The Cancer of Progressivism

By dancingintheraine

September 30, 2009

Category: Uncategorized

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<p><i>Common Sense – Chapter 5; Part 1</i></p>
<p>     Many people will hear the word <i>Progressive</i> and immediately think of liberals or Democrats—but they’re not synonymous.  Progressivism has less to do with the parties and more to do with individuals who seek to redefine, reshape, and rebuild America into a country where individual liberties and personal property mean nothing if they conflict with the plans and goals of the State.</p>
<p>     If the Progressive cancer were limited to define political systems, it would be fairly straightforward to isolate it, treat it, and eventually be free from disease.  But it’s not.  It’s infiltrated both political parties and the entire political class—the bureaucrats, lobbyists, trade unions, and corporations that all look at government as their own personal ATM machine.  The Progressives weren’t interested in taking over the political parties, because that kind of thinking was too small; they wanted their movement to engulf the entire country.</p>
<p>     The Progressives on the right believed in Statism and American expansion through military strength while the Progressives on the left believed in Statism and expansion through transnationalist entities such as the League of Nations and then the United Nations.</p>
<p>     Progressivism is why, with few exceptions, Americans feel as though the candidates they get to choose from are pretty much the same.  Do you elect Progressive candidate A, or <i>really Progressive</i> candidate B?</p>
<p>     One of the hallmarks of Progressive thought is the concept of redistribution: the idea that your money and property are only yours if the State doesn’t determine that there is a higher or better use for it.  You can see that kind of thinking in the words of onetime <i>Republican</i> president Teddy Roosevelt, who gave a speech titled “The New Nationalism,” in which he spoke about “human welfare,”  Personal property, Roosevelt said, is “subject to the general right of the community to regulate its use to whatever degree the public welfare may require it.”</p>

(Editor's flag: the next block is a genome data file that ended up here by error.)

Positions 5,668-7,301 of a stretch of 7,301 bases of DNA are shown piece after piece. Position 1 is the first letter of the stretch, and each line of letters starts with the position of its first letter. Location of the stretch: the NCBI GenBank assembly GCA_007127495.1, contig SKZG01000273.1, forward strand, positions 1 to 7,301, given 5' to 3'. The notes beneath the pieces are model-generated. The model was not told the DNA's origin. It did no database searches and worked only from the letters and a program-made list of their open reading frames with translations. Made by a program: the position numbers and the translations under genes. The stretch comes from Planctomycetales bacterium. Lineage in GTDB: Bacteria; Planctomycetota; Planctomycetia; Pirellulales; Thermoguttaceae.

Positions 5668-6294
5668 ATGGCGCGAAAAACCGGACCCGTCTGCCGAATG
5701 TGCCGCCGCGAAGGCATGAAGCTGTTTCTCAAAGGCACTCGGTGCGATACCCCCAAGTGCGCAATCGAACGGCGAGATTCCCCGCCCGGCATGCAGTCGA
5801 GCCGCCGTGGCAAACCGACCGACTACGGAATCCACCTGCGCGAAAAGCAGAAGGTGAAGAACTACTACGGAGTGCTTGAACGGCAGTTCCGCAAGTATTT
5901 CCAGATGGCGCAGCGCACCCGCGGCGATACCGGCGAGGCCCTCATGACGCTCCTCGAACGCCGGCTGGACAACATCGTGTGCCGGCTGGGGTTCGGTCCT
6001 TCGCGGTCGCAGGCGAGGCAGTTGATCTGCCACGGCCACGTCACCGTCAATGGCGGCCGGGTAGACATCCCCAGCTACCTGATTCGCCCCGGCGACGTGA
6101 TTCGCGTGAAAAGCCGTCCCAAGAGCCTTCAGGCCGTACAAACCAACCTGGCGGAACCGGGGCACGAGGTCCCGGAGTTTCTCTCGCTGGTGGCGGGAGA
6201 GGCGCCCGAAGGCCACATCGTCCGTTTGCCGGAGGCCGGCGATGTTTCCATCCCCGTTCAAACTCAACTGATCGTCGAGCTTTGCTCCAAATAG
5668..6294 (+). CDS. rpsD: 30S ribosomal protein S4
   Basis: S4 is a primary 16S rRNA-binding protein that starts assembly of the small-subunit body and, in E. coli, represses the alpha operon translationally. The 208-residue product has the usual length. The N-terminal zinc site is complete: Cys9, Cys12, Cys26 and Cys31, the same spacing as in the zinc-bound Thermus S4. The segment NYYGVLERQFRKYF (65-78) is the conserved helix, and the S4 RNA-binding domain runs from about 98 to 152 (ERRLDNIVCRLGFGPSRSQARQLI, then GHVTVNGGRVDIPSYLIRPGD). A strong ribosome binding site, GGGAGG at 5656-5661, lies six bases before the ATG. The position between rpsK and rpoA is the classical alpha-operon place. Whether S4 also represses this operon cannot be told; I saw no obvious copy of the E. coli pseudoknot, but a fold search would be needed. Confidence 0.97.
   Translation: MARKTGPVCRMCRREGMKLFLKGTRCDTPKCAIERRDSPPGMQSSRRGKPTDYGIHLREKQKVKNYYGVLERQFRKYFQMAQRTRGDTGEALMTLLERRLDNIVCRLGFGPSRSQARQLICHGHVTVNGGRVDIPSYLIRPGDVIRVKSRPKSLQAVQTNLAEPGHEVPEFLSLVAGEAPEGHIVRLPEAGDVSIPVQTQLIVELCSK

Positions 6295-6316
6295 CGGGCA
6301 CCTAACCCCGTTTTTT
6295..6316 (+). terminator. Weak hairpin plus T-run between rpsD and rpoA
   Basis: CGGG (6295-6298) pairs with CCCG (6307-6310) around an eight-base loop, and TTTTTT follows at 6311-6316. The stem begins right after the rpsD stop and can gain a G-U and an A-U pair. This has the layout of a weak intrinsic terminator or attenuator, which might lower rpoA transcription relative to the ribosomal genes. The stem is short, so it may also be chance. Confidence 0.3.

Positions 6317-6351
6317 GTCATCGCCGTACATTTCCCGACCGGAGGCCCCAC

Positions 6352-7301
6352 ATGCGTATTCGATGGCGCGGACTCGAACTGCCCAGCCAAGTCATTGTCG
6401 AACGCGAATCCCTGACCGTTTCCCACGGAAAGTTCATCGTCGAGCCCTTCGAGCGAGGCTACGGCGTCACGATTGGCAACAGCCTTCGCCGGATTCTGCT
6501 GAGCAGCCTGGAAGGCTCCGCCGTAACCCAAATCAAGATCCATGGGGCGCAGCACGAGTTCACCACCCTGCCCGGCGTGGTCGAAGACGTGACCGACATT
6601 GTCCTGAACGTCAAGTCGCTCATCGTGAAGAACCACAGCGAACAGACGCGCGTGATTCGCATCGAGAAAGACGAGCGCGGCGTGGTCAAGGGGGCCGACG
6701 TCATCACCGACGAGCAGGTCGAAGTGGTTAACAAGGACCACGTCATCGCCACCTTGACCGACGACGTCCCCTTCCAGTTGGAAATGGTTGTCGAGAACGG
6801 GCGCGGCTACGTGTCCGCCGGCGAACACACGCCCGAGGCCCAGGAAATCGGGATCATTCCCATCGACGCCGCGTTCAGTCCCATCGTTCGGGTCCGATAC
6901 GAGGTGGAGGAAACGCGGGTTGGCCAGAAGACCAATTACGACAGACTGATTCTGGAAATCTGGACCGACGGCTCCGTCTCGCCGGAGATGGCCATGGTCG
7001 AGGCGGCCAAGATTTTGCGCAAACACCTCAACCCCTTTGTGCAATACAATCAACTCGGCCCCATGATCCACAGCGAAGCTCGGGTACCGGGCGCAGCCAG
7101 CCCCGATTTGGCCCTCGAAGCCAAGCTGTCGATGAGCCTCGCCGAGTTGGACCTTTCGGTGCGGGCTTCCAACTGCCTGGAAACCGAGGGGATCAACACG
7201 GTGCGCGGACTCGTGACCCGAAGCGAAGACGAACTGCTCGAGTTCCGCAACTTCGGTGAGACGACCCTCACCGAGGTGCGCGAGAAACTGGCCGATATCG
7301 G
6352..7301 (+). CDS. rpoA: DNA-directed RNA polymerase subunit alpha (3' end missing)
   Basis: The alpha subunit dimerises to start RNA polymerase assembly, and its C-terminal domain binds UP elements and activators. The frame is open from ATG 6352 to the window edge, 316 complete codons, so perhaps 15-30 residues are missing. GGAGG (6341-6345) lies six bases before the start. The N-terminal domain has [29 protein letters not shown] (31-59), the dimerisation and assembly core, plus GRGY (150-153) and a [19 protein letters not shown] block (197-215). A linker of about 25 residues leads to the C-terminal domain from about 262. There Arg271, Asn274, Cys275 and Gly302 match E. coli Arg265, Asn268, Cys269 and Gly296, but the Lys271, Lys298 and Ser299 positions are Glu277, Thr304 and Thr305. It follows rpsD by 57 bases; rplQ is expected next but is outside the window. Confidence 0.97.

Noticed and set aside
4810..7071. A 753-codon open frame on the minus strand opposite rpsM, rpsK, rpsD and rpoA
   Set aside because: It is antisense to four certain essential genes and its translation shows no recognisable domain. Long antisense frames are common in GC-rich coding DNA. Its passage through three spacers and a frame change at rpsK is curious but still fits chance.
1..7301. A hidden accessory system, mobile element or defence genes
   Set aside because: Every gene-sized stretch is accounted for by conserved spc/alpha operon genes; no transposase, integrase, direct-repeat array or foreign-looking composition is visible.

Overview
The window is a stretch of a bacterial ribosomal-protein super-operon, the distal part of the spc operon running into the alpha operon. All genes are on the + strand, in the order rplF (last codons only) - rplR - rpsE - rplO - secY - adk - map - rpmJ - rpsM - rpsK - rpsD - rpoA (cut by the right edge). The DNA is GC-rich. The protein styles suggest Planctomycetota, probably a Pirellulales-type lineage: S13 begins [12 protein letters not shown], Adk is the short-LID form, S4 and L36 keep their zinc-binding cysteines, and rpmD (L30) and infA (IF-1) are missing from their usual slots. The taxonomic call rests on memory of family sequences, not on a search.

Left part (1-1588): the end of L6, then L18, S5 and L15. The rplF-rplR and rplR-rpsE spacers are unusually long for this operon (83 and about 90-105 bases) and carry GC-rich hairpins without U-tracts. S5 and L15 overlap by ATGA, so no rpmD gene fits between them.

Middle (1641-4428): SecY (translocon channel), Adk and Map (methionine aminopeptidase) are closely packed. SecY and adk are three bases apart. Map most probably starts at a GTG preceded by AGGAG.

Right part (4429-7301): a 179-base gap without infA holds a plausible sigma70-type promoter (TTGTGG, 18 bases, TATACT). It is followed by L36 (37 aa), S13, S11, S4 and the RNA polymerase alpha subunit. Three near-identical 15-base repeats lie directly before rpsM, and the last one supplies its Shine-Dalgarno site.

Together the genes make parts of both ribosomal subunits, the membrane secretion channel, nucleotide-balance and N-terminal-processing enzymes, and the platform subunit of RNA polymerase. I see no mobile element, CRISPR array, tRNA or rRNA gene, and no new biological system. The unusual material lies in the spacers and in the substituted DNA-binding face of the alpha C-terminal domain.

<p>     His thoughts on accumulated wealth were equally as surprising.  In the same speech, Roosevelt said, “We grudge no man a fortune in civil life if it is honorably obtained and well used.  It is not even enough that it should have been gained without doing damaged to the community.  We should permit it to be gained only so long as the gaining represents benefit to the community.  This, I know, implies a policy of a far more active governmental interference with social and economic conditions in this country than we have yet had, but I think we have got to face the fact that such an increase in governmental control is now necessary.”</p>
<p>     As a perfect reflection of that attitude, you should remember that Teddy Roosevelt not only endorsed a progressive income tax, but was also the first American president to call for national health insurance.</p>
<p>     Woodrow Wilson, a democrat was the next president to further the Progressive agenda.  Like Roosevelt, Wilson didn’t believe there were any restrictions on government’s power.  “For it is very clear,” he said, “that in fundamental theory socialism and democracy are almost if not quite one and the same.  They both rest at the bottom upon the absolute right of the community to determine its own destiny and that of its members.  Men as communities are supreme over men as individuals… Democracy is bound by no principle of its own nature to say itself nay as the exercise of any power… The difference between democracy and socialism is not an essential difference, but only a practical difference—is a difference of organization and policy, not a difference of primary motive.”</p>